The roots of the city of Friedrichshafen go back to the foundation of the Alemannendorf Alt-Buchhorn in the 5th century. Before 1241 Buchhorn received the town charter, around 1275 the status of a free imperial city was confirmed.

Prehistory: Neolithic, Celts and Romans

Lake Dwelling Settlement / © Friedrichshafen City Archive

The beginnings of settlement on the northern shore of Lake Constance date back to prehistoric times, when the Friedrichshafen basin was settled around 4000 BC by Neolithic hunters and fishermen, later by settled arable farmers ('Schussenrieder Group'). According to this, various Celtic tribes, Roman grubbing-up and settlements can be traced from the 1st century A.D. onwards. Celtic-Roman settlement names such as the small river *Ach (Rotach) are not handed down to us in the area of the later Buchhorn. With the exception of two coins discovered during the construction of the Uferstraße, no other prehistoric finds are known in Friedrichshafen's old town. The names of the fields, which indirectly reflect Roman settlement or use, are only a few kilometres further to the west or north, such as the Wall and Roman Trails in Friedrichshafen-Jettenhausen and the Hochstrasse in the district of Hofen.


Fishing village on Lake Constance / © Friedrichshafen City Archive

In the second half of the 4th century, the Alemannic Lentiens between the Danube, Lake Constance and Iller are mentioned as an aggressive tribe, which, however, was already wiped out towards the end of the 4th century as a result of defeats against the Roman troops. Only the name of Linzgau, derived from Celtic *lentia, remained of them, which as part of the'Raetia Secunda' or'Vindelica' was only gradually settled by the various Germanic or Alemannic tribes from the beginning of the 5th century. As a result of this constant and mostly peaceful conquest, a settlement near the headland (alemannic'Horn' or'Hörnle') has formed on the high road over the course of four centuries. The Germanic-Alemannic associations mixed with the established Celto-Roman families, and the Alemannic dialects slowly suppressed the Gallo-Latin language.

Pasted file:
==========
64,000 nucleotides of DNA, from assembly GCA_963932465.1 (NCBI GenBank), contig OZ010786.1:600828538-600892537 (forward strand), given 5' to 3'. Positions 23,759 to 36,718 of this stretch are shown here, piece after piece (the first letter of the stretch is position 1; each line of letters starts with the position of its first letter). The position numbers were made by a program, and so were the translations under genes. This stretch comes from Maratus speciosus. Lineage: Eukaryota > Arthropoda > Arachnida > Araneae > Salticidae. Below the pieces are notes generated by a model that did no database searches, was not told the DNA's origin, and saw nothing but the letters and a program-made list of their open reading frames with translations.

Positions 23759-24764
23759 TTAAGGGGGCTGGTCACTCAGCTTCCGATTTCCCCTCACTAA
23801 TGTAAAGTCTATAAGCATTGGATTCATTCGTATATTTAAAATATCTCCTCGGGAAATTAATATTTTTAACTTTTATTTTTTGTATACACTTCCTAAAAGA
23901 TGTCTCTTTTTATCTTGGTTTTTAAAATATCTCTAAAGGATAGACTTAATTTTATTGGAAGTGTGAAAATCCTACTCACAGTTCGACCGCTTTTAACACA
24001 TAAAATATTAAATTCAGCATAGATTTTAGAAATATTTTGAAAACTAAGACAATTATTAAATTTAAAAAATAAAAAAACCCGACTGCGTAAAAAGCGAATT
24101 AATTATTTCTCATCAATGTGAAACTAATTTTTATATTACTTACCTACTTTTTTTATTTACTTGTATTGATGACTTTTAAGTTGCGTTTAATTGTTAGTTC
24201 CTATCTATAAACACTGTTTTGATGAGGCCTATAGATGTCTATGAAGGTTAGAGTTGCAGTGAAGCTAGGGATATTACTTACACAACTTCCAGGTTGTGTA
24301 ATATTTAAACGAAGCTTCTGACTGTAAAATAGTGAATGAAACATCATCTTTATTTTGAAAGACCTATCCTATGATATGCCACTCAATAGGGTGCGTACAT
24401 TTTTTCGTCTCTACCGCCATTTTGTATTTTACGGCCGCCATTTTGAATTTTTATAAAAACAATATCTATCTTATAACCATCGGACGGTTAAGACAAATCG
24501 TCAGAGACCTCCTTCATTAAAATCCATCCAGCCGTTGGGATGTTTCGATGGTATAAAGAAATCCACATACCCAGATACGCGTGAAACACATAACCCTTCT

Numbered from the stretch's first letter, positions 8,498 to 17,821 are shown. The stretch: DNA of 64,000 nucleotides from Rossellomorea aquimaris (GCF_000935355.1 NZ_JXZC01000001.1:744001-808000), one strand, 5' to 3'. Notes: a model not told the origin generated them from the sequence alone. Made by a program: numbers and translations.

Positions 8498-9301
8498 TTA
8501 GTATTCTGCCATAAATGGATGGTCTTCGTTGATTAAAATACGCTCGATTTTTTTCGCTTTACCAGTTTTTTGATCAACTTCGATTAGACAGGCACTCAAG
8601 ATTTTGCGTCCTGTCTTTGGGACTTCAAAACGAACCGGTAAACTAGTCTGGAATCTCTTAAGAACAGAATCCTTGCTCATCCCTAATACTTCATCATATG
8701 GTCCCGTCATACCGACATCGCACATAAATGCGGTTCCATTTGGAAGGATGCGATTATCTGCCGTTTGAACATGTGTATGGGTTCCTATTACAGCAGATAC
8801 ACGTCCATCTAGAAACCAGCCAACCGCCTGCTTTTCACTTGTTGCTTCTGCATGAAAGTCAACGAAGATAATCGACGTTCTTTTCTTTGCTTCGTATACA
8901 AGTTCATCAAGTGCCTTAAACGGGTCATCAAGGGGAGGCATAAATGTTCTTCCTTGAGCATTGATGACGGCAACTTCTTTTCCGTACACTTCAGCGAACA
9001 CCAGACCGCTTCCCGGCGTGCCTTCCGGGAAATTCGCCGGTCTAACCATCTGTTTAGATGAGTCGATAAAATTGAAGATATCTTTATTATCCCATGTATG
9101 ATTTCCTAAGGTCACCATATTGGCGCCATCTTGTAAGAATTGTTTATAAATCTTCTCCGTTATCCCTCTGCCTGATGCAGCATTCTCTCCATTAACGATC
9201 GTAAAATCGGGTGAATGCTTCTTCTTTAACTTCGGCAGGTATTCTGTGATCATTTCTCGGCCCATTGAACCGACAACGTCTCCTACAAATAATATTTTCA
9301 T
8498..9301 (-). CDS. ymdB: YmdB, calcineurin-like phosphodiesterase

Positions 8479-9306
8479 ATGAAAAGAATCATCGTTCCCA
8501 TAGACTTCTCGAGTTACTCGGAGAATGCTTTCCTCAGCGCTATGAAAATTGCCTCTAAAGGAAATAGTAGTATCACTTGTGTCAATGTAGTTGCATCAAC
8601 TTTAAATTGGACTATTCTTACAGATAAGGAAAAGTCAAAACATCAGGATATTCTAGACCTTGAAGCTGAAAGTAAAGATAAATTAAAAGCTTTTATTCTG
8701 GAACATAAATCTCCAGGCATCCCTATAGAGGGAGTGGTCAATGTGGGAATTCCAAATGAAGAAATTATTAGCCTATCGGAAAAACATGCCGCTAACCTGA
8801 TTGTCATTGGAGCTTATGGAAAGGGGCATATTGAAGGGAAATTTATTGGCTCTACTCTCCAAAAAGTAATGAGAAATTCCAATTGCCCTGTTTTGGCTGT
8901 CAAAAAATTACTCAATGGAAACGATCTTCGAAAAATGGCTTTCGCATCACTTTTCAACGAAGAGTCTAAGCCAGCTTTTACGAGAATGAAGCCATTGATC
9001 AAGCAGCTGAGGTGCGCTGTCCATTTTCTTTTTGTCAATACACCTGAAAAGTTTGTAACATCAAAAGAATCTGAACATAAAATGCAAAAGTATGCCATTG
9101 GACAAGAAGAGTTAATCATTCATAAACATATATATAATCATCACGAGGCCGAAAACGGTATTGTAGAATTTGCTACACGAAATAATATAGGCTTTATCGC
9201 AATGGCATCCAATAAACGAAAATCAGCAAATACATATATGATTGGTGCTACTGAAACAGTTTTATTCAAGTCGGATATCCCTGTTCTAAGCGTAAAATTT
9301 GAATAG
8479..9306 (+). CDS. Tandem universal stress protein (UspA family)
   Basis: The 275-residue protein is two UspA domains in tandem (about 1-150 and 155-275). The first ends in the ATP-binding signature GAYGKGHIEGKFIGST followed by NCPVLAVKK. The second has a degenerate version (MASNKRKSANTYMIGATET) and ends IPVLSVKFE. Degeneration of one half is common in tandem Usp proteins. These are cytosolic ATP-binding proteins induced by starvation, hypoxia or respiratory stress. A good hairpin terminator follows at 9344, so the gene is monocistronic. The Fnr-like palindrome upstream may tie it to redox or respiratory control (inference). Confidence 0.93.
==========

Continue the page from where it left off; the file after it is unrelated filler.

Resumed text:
1889 Otto
Count Otto I, founding member of the Buchhorn line of the Ulriche / © Bodenseegeschichtsverein

The older Buchhorn probably became the headquarters of the Alemannic Counts of Ulriche (also: Geroldinger or Udalrichinger) from Bregenz or the branch of the Counts of Buchhorn leaving from him already in the 9th century. The male tribe of this count dynasty is said to reach up to the Frankish aristocrat Gerold (+ after 784), count in Kraichgau and Anglachgau, who is said to have been the father of Hildegard (758-783), Charlemagne's third wife, and presumably also the father of count Udalrich I (* about 778 + before 824). This proximity to the king was certainly the claim and foundation of the count dynasty, which is said to have reigned first in Bregenz, then in Lindau and from the 9th century in Buchhorn. This older Buchhorn, first mentioned in 839 AD, played a relatively important role in the region in its function as administrative and judicial centre. The Benedictine nunnery in the later Hofen was founded around 1085 as the burial site of the Ulriche.

Rechberg ohne Rahmen
Foiled attack of the robbery knight Hans von Rechberg on Buchhorn 1454 / © Friedrichshafen City Archive

After the name of the settlement was changed a few hundred metres to the east (today's old town), the older Buchhorn lost its name or, from 1245, the Benedictine nunnery called itself Hofen Monastery. The Buchhorn, newly founded around 1200, soon surrounded itself with a city wall; the first written mention of Buchhorn as a city ("minister civitatis in Bůchorn“"), however, is only handed down for the year 1274, when the right of ownership of a garden between the citizen of Buchhorn Nikolaus and the Salem abbot was regulated. Like the no longer existing proof of the market and city foundation, the elevation of Buchhorn to the imperial city can no longer be directly documented with sources. Although the newly founded Buchhorn certainly offered more favourable development opportunities than the location of the older Buchhorn (Hofen), the imperial city of Buchhorn could hardly develop economically.